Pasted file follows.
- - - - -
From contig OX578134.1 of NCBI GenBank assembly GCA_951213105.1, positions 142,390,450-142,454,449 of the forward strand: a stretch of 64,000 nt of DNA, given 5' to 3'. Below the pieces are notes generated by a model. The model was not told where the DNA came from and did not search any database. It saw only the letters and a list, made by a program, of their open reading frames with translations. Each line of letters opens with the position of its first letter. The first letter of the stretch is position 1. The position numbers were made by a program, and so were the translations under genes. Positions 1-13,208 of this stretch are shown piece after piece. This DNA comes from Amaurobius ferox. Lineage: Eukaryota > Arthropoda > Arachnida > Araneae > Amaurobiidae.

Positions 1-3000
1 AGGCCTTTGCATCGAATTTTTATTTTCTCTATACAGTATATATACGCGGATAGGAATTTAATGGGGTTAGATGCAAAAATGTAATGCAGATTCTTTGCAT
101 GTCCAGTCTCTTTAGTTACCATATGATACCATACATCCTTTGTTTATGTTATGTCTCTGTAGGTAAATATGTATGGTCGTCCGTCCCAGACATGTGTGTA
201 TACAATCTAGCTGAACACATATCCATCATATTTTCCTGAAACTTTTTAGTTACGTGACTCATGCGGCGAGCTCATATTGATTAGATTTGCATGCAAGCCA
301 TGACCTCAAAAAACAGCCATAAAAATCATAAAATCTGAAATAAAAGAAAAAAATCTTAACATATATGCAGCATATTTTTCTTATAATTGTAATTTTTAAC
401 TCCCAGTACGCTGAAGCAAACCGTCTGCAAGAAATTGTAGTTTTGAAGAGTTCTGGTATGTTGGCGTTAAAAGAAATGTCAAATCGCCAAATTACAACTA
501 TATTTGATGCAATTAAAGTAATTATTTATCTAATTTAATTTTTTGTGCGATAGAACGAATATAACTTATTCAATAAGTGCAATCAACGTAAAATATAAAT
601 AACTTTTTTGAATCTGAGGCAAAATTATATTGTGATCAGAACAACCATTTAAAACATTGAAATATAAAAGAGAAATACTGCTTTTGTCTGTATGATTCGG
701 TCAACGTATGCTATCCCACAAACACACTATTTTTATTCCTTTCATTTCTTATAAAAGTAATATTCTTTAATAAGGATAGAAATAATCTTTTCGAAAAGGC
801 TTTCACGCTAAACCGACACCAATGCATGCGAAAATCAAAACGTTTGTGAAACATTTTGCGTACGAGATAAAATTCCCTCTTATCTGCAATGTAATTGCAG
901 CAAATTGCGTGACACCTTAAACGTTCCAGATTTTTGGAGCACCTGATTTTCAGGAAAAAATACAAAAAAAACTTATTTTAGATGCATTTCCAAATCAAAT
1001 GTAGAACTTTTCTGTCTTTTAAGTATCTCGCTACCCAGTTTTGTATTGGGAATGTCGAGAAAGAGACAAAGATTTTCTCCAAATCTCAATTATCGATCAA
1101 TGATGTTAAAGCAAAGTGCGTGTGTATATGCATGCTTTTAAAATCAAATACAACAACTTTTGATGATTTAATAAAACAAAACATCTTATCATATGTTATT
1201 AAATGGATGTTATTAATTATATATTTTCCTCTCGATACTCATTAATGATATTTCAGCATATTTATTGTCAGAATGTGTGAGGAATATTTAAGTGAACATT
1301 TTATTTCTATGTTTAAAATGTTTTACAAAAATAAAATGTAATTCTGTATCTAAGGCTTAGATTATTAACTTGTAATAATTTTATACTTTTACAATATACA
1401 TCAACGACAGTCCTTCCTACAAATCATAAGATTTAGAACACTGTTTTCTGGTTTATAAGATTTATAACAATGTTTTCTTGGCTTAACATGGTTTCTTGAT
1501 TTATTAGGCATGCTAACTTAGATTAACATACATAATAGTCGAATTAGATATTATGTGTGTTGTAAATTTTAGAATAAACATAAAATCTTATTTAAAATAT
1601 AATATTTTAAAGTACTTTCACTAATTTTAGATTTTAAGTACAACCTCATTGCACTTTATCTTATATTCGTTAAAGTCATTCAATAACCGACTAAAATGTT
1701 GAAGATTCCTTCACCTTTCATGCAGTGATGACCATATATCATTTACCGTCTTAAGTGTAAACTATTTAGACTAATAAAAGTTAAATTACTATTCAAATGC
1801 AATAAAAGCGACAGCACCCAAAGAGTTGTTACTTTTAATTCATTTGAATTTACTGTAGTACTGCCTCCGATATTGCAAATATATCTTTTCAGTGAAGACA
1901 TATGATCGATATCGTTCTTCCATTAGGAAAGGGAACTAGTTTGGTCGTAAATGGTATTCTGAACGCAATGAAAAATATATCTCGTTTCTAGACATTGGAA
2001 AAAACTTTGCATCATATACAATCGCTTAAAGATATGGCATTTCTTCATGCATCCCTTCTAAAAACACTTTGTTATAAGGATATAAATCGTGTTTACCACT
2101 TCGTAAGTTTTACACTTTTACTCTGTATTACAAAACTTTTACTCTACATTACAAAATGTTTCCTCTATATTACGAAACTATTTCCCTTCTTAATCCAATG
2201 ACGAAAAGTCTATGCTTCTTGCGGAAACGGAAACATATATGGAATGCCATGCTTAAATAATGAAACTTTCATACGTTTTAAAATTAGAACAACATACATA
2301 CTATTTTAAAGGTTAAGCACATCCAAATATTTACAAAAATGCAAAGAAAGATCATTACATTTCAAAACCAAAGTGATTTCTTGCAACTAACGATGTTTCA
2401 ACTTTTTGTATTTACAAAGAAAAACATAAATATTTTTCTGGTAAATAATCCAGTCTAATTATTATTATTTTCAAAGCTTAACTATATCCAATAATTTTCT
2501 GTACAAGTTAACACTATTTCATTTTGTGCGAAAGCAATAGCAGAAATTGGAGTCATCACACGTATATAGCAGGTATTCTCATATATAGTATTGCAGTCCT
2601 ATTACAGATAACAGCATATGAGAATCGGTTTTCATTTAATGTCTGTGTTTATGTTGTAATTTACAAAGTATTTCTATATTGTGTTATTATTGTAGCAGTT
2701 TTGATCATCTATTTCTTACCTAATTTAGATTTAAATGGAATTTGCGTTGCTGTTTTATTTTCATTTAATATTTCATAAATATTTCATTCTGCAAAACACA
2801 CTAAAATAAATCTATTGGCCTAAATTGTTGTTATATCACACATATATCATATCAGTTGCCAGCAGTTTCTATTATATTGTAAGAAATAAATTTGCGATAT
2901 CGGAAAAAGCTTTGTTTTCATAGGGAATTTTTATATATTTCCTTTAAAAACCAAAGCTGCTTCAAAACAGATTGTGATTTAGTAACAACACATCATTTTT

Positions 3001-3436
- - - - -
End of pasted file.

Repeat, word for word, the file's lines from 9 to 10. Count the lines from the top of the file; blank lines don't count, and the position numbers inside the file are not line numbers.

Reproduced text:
601 AACTTTTTTGAATCTGAGGCAAAATTATATTGTGATCAGAACAACCATTTAAAACATTGAAATATAAAAGAGAAATACTGCTTTTGTCTGTATGATTCGG
701 TCAACGTATGCTATCCCACAAACACACTATTTTTATTCCTTTCATTTCTTATAAAAGTAATATTCTTTAATAAGGATAGAAATAATCTTTTCGAAAAGGC